As capabilities required for the low-resistance conductive layer, there are to further reduce an insufficient resistance of the second electrode 30 and to prevent moisture in the air from entering an organic layer. As materials adapted to these requirements, it is possible to mention aluminum, copper, silver and the like. In this case the same material as a material for the second electrode may be used. However, it is desirable that a substrate is at a room temperature of 15 to 30 C. when a second electrode 30 is formed, and it is desirable that a substrate is in a state in which it is cooled to a temperature not higher than the freezing point when a low-resistance conductive layer 40 is formed. The reason is described in the following.

The work function of the interface between an organic layer and a second electrode 30 (the interface between an electron transport layer 23 and a second electrode layer 30 in this case) determines the height of an electron injection barrier of an organic EL element and governs the performance of the element. In other words, the electron injection barrier results in being liable to change due to variation of the work function of a thin film of the second electrode layer 30. It is known that the work function of a metal material is determined by how the metal is deposited on a substrate (H. Ishida and others, Phis. Rev. B36, 4510 (1987)), and a metal film changes its structure depending on the temperature of its substrate. Therefore, a second electrode 30 of the present invention can provide a conventional work function by forming the second electrode layer in a state in which the substrate is kept at a room temperature.

On the other hand, since a low-resistance conductive layer 40 is not in contact with an electron transport layer 23 and needs to reduce its resistance, namely, increase the thickness of the conductive layer of metal or the like, even if the substrate is cooled the performance of the organic EL element itself is not deteriorated.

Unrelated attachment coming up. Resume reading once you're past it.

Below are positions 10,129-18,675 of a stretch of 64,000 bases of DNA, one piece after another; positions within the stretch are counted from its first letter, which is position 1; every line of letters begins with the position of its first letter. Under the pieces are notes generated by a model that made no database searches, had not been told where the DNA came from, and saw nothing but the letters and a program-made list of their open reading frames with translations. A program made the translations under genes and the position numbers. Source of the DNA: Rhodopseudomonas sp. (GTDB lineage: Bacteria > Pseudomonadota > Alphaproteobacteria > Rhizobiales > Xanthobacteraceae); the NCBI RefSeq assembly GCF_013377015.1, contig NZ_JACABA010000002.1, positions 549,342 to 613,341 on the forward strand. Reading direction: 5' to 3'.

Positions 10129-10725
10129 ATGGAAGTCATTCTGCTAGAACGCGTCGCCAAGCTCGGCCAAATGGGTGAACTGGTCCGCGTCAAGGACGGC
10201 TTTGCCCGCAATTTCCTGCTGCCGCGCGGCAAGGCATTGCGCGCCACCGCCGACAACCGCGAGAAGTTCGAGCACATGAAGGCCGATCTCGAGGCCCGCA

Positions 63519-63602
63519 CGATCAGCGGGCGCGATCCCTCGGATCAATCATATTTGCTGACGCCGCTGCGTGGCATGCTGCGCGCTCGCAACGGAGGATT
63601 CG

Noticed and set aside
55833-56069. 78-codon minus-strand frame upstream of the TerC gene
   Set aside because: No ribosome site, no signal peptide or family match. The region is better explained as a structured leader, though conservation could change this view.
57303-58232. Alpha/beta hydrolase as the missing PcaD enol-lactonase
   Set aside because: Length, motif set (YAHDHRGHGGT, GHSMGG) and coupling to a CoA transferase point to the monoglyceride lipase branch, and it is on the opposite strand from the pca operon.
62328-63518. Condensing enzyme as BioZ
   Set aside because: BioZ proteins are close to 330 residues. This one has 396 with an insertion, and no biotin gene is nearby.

Next, the reason why a substrate is cooled when a metal film is formed as a low-resistance conductive layer 40 in the present invention is described (see FIG. 3).

In case that an organic thin film 202 is formed on a supporting substrate 201 at a room temperature of 30 C. (FIG. 3A), the organic thin film 202 has some ruggedness on the surface of it but does not have such a pin hole that it penetrates the thin film itself formed on it. However, in case that high-energy particles such as conductive particles 203 and the like come flying newly onto this thin film to deposit on the organic thin film 202 (see FIG. 3B), a part of the cohesive energy of metal (ordinarily, heat energy 204) is given to the organic thin film 202 to be the ground. This energy is changed into crystallization 205 of the organic thin film 202 to put the structure of the thin film out of order, and may result in generating a through hole in the organic thin film 202. Hereupon, if the supporting substrate is a conductive substrate (for example, an ITO substrate or the like), a short circuit results in occurring between this substrate and the metal thin film.

Such a phenomenon occurs more remarkably with the increase of the number of metal particles, concretely, the film formation rate or the film thickness.

Thereupon, it is effective to suppress crystallization of the organic thin film 202 and suppress occurrence of pinholes by cooling the substrate when forming the low-resistance metal layer 40 by means of a technique of the present invention. Further, from another reason, in case of forming an organic EL element on a TFT (thin film transistor), if an impurity is mixed into the drain electrode or the source electrode of the thin film transistor, the TFT element may be erroneously operated or short-circuited. In case of forming a metal film, a metal oxide film or the like on a drain electrode or a source electrode, ions inside the metal or metal oxide are thermally diffused due to a temperature rise when the film is formed, and a failure as described above may occur. In order to suppress this, it is effective to cool the substrate. On the other hand, there is a method of cooling a substrate when forming an organic layer (Japanese Patent Laid-Open Publication No. Hei 4-12,919), but this case is not preferable since it brings a bad effect that the carrier mobility of the organic layer is remarkably degraded and the luminescence characteristic of an EL element is deteriorated.